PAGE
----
Having emerged from the clutches of colonialism, in 1965 Nigeria’s new found freedom floundered as regional, tribal, religious, and ethnic strife and political corruption plagued the country. And in Palestine the Israelis were surreptitiously building nuclear weapons and planning their next expansionist step; from the Mediterranean Sea to the Jordan River, a vision the Zionists connived in the late 19th century was on the drawing board.

Fast forward to November 2016: Never mind that 4.5 million Vietnamese and Cambodians were massacred and millions of others are living with debilitating birth defects, today the United States is mending its frayed Vietnam relations by coaxing its former arch enemy into lining up with its Pacific Tilt (economic/military) policy. On his recent visit to Vietnam, Merchant of Death Barak Obama has bribed Vietnam with arms purchases. Instead of Vietnam and Cambodia, the United States’ hegemonic charade, now shifting to the oil-rich Near East, and with the help of petty regional thuggish bullies such as Israel, Egypt, Turkey, Saudi Arabia, UAE, and Qatar, has laid waste to Libya, Yemen, Sudan, Mali, Eretria, Iraq, Afghanistan, Palestine, Somalia, Lebanon, Syria and Ethiopia, to name but a few. And instead of Napalm and cluster bombs, today’s equally destructive weapons of choice are the pernicious drones, guided missiles, and uranium-laced weaponry.

In 2016 oil-rich Nigeria is run by corrupt politicians paid off by oil interests laying waste to the environment, and religious fanaticism and tribal conflicts are the stake being driven into the heart of a country whose only value to the West are its rich mineral resources.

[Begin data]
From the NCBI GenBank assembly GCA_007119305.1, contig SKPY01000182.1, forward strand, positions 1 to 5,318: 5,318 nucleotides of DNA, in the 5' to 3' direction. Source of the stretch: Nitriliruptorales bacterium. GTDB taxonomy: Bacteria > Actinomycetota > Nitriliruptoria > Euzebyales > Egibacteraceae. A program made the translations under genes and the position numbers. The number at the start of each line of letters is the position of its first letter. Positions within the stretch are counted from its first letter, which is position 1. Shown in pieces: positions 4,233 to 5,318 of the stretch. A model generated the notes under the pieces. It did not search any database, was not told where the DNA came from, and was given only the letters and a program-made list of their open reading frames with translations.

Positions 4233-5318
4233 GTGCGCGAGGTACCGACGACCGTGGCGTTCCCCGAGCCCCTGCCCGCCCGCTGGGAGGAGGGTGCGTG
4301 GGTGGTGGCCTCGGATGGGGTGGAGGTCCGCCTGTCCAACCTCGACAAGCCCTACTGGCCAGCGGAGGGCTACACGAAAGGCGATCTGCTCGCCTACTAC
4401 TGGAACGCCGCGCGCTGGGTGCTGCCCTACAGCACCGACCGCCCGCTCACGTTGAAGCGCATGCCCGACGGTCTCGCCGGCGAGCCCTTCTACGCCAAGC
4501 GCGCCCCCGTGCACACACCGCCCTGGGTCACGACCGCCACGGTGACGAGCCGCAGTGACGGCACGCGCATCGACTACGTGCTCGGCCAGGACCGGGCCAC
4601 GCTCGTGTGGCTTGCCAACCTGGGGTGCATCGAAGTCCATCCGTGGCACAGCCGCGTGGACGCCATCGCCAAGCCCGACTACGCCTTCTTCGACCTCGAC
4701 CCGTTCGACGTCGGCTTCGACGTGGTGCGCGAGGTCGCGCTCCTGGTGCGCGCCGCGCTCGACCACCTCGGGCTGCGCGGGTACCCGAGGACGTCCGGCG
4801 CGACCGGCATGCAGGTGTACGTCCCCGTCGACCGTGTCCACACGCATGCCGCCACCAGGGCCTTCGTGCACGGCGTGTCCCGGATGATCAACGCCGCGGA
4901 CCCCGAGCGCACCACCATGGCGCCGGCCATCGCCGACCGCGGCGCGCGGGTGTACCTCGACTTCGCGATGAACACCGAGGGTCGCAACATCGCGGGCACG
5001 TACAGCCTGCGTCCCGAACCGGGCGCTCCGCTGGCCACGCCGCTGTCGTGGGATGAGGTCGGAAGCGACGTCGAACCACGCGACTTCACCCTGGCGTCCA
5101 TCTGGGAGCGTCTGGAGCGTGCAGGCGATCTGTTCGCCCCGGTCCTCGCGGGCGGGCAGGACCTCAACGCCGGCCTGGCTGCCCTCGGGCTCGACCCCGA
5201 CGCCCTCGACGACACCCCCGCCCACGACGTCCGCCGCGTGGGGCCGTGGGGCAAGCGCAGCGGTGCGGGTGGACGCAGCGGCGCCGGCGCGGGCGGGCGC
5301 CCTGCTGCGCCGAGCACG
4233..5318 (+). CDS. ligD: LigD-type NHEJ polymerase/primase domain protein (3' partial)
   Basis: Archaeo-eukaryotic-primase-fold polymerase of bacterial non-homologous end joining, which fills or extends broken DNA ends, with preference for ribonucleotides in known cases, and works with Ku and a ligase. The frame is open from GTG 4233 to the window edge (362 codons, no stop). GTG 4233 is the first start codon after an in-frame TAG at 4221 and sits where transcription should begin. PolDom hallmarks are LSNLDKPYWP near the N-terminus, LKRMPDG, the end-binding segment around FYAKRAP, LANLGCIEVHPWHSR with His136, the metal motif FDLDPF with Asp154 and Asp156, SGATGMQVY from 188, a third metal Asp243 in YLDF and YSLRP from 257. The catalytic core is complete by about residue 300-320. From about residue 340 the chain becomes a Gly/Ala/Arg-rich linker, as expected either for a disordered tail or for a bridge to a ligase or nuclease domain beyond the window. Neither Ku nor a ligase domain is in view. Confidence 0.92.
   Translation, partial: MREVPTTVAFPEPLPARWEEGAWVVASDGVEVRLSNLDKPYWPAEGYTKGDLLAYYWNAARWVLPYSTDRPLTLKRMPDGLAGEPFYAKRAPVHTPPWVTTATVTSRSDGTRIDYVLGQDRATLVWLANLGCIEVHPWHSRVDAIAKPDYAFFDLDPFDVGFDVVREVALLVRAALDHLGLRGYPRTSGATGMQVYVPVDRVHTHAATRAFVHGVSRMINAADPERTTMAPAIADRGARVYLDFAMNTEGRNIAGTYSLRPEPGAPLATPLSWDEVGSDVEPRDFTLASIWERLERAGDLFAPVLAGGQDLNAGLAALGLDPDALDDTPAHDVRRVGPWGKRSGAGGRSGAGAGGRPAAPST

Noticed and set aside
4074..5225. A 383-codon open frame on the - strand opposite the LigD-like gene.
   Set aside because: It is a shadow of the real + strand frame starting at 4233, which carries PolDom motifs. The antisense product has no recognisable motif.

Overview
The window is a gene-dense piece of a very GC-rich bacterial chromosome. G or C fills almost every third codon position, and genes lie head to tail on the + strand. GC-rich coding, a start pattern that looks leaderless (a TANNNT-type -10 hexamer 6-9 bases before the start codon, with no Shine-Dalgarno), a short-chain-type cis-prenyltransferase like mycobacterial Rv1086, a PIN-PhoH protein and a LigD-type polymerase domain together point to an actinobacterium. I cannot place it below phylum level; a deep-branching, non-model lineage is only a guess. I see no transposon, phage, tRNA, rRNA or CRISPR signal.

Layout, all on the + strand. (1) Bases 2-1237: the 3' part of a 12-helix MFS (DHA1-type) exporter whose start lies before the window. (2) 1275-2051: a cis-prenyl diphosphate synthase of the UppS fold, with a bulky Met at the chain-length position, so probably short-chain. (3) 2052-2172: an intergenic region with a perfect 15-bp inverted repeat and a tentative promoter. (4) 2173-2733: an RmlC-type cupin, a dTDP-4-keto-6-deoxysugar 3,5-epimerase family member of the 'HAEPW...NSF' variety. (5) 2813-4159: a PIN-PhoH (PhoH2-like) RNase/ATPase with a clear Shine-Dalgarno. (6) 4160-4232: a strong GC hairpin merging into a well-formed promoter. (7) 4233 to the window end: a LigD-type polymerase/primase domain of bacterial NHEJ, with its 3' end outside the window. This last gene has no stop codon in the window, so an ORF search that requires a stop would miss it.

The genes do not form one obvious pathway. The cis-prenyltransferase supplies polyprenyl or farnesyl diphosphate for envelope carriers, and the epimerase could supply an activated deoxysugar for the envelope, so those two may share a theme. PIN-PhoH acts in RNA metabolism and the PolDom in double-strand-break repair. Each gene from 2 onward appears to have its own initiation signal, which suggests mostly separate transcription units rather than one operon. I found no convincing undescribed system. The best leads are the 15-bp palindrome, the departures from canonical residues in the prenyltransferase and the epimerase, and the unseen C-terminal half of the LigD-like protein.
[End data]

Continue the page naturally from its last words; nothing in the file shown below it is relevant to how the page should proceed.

And in 2016 a compliant Congress and successive U.S. Administrations  have delivered Palestine and her people (much like John the Baptist’s sacrificial beheading)  to a group of racist, xenophobic, Fascist, religious fanatics bent on purging Palestine of her indigenous population. Begun by Britain and France after WWI, the hegemonic destruction of the Near East is now carried out by the United States, leading its European allies into the abyss of apocalyptic chaos and destruction.

While Americans celebrate Thanksgiving this November 2016, eating what they like, in Gaza/Nablus/Jerusalem/Palestine, Aleppo/Raqqa/Syria, Aden/Yemen, Mosul/Iraq, Libya, and all the European holding camps (dubbed “The Jungle” by France) into which refugees have been penned, this 2016 Thanksgiving Day is a day on which they have no choice but to like what they eat. That is, if they are even lucky to have anything to eat.

And for the hundreds of thousands in the bombed out hamlets of the Near East the looming hunger and starvation are morphing into an Albrecht Durer Horseman of the Apocalypse woodcut.

Ace Collins, a dear friend, recently observed the following: “At Thanksgiving we do a pretty good job of remembering the thanks part, but not the giving part.”

And today Americans will eat what they like. What America can do for the strife-stricken regions of the world is to stop exploiting and abusing them, to stop arming them, and to give them peace and harmony. Only then will they be able to like what they eat – just as we do.

More articles by:

Raouf J. Halaby is a Professor Emeritus of English and Art. He is a writer, photographer, sculptor, an avid gardener, and a peace activist. halabys7181@outlook.com